Third Trimester: Effects of Caffeine Intake in Pregnancy

Written by Peony C Echavez
Consumption During the Third Trimester

The third trimester is the most crucial phase of a woman’s pregnancy cycle because it happens to be the stage where the fetus prepares itself to out of the mother’s womb. Hence, it is vital that pregnant woman make a conscious effort to monitor their caffeine intake during this period in order to avoid any mishaps and risk affecting the health of the unborn fetus. There are several hidden sources of caffeine in your daily diet which may be unaware of. Try spending time to get to know these hidden sources of caffeine and cut down on their intake to the recommended levels for pregnant mothers.

Effects of Caffeine Intake on Fetus

Over the decades, doctors and researchers have conducted thorough and well-documented studies on the adverse effects induced by high caffeine intake on fetuses and the end results are quite startling. Knowing these effects will help create awareness among pregnant women about the importance of staying clear from high caffeine consumption. The following are some of the major health hazards that fetuses can suffer from when mothers consume large quantities of caffeine.

  • There is a higher risk of the fetus being born with lower body weight if the mother’s diet contains large servings of caffeine. The third trimester is the time when the fetus starts putting on weight and exposing it to high levels of caffeine will decrease its weight substantially. This may also cause respiratory problems for the baby when it is born.
  • Mothers who are addicted to high caffeine intake are at a higher risk of suffering from miscarriages. As your trimesters increase, your body needs to work extra hard to remove the excess levels of caffeine in your bloodstream. It has been found that your body is required to work three times harder to flush out the excess caffeine during the third trimester. This puts unnecessary placenta that supplies food and nutrients to the fetus.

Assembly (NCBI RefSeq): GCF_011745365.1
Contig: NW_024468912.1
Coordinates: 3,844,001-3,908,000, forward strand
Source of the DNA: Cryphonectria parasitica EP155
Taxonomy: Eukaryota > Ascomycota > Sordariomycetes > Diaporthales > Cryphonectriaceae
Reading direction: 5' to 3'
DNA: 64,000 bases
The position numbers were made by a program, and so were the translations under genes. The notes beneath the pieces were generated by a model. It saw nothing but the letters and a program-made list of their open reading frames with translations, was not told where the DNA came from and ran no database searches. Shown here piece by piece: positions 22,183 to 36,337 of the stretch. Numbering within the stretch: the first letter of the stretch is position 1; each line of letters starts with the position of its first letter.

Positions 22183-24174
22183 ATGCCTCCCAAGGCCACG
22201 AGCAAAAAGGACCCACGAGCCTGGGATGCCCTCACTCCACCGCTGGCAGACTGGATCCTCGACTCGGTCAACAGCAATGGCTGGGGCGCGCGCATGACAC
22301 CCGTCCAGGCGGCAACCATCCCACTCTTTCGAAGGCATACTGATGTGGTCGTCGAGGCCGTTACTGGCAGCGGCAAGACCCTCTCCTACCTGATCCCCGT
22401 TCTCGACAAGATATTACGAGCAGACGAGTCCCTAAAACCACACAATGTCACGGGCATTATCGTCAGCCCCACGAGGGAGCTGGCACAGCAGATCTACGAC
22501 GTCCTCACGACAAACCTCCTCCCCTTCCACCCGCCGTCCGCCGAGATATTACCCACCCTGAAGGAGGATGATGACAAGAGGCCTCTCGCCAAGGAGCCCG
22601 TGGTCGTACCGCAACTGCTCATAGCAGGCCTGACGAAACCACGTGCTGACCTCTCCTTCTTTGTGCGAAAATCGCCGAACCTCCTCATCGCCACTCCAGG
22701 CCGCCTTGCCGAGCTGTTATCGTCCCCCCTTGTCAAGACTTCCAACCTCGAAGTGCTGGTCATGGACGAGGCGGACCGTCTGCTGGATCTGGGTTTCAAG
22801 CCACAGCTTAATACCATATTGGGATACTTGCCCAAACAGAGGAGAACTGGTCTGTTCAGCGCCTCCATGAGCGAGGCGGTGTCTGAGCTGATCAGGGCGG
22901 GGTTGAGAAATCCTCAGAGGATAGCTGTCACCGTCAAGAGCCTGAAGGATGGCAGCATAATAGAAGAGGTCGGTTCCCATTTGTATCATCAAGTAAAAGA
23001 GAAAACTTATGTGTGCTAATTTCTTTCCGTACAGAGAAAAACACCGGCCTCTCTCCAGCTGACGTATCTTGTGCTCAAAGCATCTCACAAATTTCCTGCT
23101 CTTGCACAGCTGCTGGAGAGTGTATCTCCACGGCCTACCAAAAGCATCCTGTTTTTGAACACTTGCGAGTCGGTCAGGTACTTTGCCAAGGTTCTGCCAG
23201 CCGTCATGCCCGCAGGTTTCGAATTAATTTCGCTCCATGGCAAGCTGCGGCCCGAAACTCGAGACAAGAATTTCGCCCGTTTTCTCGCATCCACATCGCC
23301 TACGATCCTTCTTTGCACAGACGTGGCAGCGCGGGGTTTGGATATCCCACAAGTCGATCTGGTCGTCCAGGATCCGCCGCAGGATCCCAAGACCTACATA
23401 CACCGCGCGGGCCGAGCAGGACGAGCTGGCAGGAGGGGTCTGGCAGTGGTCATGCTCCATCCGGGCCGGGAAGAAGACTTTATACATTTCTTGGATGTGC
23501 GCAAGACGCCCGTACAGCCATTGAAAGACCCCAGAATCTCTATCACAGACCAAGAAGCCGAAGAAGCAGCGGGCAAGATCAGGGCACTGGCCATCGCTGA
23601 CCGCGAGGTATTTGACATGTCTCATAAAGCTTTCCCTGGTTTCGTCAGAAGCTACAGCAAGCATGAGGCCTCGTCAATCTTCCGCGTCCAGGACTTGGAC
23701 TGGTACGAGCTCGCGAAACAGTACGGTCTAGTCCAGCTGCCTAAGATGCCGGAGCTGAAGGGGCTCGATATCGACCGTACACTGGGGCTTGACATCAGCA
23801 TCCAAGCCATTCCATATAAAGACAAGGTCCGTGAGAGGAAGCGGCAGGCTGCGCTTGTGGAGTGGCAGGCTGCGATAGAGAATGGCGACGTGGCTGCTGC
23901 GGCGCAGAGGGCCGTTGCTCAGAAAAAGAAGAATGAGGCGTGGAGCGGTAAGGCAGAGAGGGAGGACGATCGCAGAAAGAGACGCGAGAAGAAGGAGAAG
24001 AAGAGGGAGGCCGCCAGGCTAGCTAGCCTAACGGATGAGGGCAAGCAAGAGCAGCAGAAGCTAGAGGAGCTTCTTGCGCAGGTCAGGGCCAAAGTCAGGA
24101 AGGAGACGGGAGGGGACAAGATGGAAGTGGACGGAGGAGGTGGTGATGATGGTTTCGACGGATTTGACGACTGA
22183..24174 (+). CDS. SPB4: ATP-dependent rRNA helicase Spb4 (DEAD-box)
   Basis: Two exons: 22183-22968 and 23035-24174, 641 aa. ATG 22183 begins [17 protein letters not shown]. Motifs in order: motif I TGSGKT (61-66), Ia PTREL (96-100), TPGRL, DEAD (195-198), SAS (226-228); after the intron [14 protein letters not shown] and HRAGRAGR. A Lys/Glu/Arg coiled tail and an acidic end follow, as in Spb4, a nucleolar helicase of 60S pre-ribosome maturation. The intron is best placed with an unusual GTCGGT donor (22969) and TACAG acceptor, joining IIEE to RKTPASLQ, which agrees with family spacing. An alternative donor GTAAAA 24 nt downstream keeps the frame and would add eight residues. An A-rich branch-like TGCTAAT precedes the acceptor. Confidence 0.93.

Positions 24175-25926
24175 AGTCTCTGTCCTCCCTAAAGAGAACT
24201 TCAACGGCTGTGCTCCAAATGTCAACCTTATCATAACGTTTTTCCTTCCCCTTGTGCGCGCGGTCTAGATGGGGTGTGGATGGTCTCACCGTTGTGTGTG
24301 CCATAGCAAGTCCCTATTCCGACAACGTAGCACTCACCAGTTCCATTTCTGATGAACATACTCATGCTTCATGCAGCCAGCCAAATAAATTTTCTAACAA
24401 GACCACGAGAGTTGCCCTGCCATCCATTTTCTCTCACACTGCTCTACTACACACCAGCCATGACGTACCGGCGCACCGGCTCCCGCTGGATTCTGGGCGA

• Excessive intake of caffeine has found to cause iron deficiency in pregnant women. This is due to the presence of certain compounds called phenols which are found in caffeine. Iron, being an essential nutrient, is very important for the growth of the fetus’ bones and skeleton. The lack of iron in pregnant women can cause the fetus to be born with birth defects.

Recommended Intake of Caffeine During the Third Trimester

Pregnant women are advised not to go beyond the limit of 200mg of caffeine per day during their third trimester. If they can reduce the limit even lower to say 150mg, it would be ideal. So before you consume food products containing caffeine, know the amount of caffeine they offer per serving. This will prove to be beneficial in planning your daily caffeine intake. 200 mg of caffeine is equivalent to 1 tall cup of Starbucks, 10 cups of decaff or 2 cups of espresso.

Alternatives to Caffeine

  • Instead of opting for coffee, try to get tea into your system which is a healthier choice.
  • Increase the quantity of milk in your coffee as it reduces the caffeine levels.
  • Switch to decaffeinated coffee. They still contain caffeine but in a much lesser amount compared to regular coffee.
  • Drink plain hot water. This soothing beverage contains no caffeine. Add lemon or lime for little flavoring.

Though caffeine has its own share of health benefits, pregnant women who are in their third trimester are better off without including it in their diet due to its health risks. It is advisable then to continue with this approach even after pregnancy if you are planning for breastfeeding since caffeine can be passed on to the baby through breast milk.


Contributor : Peony C Echavez ()

This Article Has Been Published on June 16, 2014 and Last Modified on December 22, 2018

Peony is a registered nurse and former Director of Nursing services for a large nursing facility. She has written web content for a large health education website, and currently creates content for a number of health practisioners. Connect with her on LinkedIn, Facebook and Twitter.

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